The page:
The micro:bit has no built-in microphone, but you can hear the sounds it produces by connecting it to a buzzer or by using crocodile clips to connect it to a pair of headphones.
You can code the microbit to play tunes using the red Music blocks. If you click the number in the white box after play tone the editor will show you a piano keyboard and the name of the note you’ve clicked on.
You can also change the length of the note by clicking on the dropdown list for the number of beats to hold it for. There are three versions of each letter name for a note on the keyboard: Low, Middle and High.
You can find the notes for lots of popular tunes on the web by looking for “sheet music”.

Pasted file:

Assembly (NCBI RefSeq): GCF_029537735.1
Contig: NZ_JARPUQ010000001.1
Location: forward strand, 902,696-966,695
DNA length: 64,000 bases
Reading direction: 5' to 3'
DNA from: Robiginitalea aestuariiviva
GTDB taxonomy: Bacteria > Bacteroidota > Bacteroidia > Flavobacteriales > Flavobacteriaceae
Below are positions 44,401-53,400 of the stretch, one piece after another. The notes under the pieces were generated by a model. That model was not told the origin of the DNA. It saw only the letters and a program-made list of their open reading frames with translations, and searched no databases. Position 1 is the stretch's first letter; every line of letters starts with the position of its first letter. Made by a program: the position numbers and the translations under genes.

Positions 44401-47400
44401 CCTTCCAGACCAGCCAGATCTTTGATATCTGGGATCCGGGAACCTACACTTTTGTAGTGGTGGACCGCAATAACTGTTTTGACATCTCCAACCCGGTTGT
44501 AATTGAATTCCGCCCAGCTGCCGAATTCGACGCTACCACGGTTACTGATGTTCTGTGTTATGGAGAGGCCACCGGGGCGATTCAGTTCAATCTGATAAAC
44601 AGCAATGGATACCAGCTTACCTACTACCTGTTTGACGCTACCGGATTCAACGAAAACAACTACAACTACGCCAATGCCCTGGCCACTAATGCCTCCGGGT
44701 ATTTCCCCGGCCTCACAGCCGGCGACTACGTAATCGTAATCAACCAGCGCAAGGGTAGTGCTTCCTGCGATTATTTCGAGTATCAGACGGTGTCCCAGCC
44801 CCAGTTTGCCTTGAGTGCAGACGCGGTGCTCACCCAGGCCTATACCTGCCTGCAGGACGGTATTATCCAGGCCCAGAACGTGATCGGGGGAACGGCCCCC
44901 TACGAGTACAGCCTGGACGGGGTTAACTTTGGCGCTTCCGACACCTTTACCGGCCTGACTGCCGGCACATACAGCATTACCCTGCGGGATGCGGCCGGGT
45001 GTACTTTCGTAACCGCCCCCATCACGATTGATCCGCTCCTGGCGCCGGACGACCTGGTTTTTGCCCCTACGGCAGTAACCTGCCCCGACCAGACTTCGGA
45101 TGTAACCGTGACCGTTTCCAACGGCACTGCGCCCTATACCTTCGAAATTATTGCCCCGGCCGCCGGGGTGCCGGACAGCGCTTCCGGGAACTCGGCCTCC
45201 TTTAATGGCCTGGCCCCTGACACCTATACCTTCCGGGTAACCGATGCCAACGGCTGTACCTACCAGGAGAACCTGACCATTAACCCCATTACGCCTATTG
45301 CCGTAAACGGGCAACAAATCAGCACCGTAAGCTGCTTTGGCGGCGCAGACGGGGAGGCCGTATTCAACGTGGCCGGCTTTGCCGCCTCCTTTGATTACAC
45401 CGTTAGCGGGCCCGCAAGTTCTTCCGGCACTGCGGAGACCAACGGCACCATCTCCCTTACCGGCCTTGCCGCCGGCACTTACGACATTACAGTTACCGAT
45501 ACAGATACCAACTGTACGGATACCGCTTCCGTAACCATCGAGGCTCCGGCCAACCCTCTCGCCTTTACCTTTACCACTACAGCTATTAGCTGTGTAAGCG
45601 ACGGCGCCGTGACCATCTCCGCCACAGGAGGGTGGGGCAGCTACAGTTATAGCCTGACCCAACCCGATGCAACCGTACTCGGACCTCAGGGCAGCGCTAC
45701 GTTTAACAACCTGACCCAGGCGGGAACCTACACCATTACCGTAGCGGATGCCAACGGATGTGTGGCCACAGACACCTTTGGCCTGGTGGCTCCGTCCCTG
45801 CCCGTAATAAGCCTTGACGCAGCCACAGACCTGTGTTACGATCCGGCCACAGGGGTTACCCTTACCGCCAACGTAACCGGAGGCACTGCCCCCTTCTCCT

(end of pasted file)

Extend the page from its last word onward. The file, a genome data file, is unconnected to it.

If you don’t read music, you could try https://noobnotes.net/popular/ which gives the letter names of the notes instead of the musical notation.
Each tune’s page has a picture of a piano keyboard at the top, with the note names on the keys. Instead of using the words Low, Middle and High for notes they have:
.A = Low A
A = Middle A
^A = High A
They don’t include the length of the notes, so you’ll have to work out how many beats to tell the micro:bit to play each one.
So that you can control when the microbit plays the tune, you could put the music blocks inside a pink Input block:
Or code the micro:bit to play the chorus of “Shake it off” if you shake it:
Inside the green repeat block, add the blocks to play the notes middle A for 1⁄2 a beat, middle B for 1⁄2 a beat and middle G for 2 beats.
Or don’t worry about tunes and just code the micro:bit to turn its acceleration into sounds that change when you move it and tilt it: